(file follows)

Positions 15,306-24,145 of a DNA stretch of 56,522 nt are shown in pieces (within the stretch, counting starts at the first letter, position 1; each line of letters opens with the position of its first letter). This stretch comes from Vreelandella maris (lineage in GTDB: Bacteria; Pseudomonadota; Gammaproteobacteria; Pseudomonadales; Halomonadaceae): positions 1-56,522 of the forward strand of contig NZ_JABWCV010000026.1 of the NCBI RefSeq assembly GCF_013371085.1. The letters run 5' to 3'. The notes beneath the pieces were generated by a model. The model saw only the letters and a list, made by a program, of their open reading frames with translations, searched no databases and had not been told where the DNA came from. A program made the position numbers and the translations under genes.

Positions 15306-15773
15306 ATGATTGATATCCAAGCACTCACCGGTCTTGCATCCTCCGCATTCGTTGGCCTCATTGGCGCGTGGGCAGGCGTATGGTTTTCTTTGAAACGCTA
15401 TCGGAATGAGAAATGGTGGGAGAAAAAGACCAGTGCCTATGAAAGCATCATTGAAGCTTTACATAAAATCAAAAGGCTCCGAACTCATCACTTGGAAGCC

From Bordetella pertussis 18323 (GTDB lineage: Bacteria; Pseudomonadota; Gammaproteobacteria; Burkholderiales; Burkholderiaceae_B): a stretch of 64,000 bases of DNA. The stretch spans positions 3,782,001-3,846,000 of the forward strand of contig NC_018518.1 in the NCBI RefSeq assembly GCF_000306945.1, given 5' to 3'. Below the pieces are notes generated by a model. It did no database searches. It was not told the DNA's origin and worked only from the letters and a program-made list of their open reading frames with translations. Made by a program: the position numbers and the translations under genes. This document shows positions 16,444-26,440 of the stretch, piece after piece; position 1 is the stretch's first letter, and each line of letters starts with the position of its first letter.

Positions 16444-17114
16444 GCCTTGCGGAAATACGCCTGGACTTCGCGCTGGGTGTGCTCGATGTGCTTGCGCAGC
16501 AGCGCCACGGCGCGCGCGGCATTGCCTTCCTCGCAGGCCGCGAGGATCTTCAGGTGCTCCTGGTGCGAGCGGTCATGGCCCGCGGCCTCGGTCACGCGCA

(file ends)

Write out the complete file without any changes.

Positions 15,306-24,145 of a DNA stretch of 56,522 nt are shown in pieces (within the stretch, counting starts at the first letter, position 1; each line of letters opens with the position of its first letter). This stretch comes from Vreelandella maris (lineage in GTDB: Bacteria; Pseudomonadota; Gammaproteobacteria; Pseudomonadales; Halomonadaceae): positions 1-56,522 of the forward strand of contig NZ_JABWCV010000026.1 of the NCBI RefSeq assembly GCF_013371085.1. The letters run 5' to 3'. The notes beneath the pieces were generated by a model. The model saw only the letters and a list, made by a program, of their open reading frames with translations, searched no databases and had not been told where the DNA came from. A program made the position numbers and the translations under genes.

Positions 15306-15773
15306 ATGATTGATATCCAAGCACTCACCGGTCTTGCATCCTCCGCATTCGTTGGCCTCATTGGCGCGTGGGCAGGCGTATGGTTTTCTTTGAAACGCTA
15401 TCGGAATGAGAAATGGTGGGAGAAAAAGACCAGTGCCTATGAAAGCATCATTGAAGCTTTACATAAAATCAAAAGGCTCCGAACTCATCACTTGGAAGCC

From Bordetella pertussis 18323 (GTDB lineage: Bacteria; Pseudomonadota; Gammaproteobacteria; Burkholderiales; Burkholderiaceae_B): a stretch of 64,000 bases of DNA. The stretch spans positions 3,782,001-3,846,000 of the forward strand of contig NC_018518.1 in the NCBI RefSeq assembly GCF_000306945.1, given 5' to 3'. Below the pieces are notes generated by a model. It did no database searches. It was not told the DNA's origin and worked only from the letters and a program-made list of their open reading frames with translations. Made by a program: the position numbers and the translations under genes. This document shows positions 16,444-26,440 of the stretch, piece after piece; position 1 is the stretch's first letter, and each line of letters starts with the position of its first letter.

Positions 16444-17114
16444 GCCTTGCGGAAATACGCCTGGACTTCGCGCTGGGTGTGCTCGATGTGCTTGCGCAGC
16501 AGCGCCACGGCGCGCGCGGCATTGCCTTCCTCGCAGGCCGCGAGGATCTTCAGGTGCTCCTGGTGCGAGCGGTCATGGCCCGCGGCCTCGGTCACGCGCA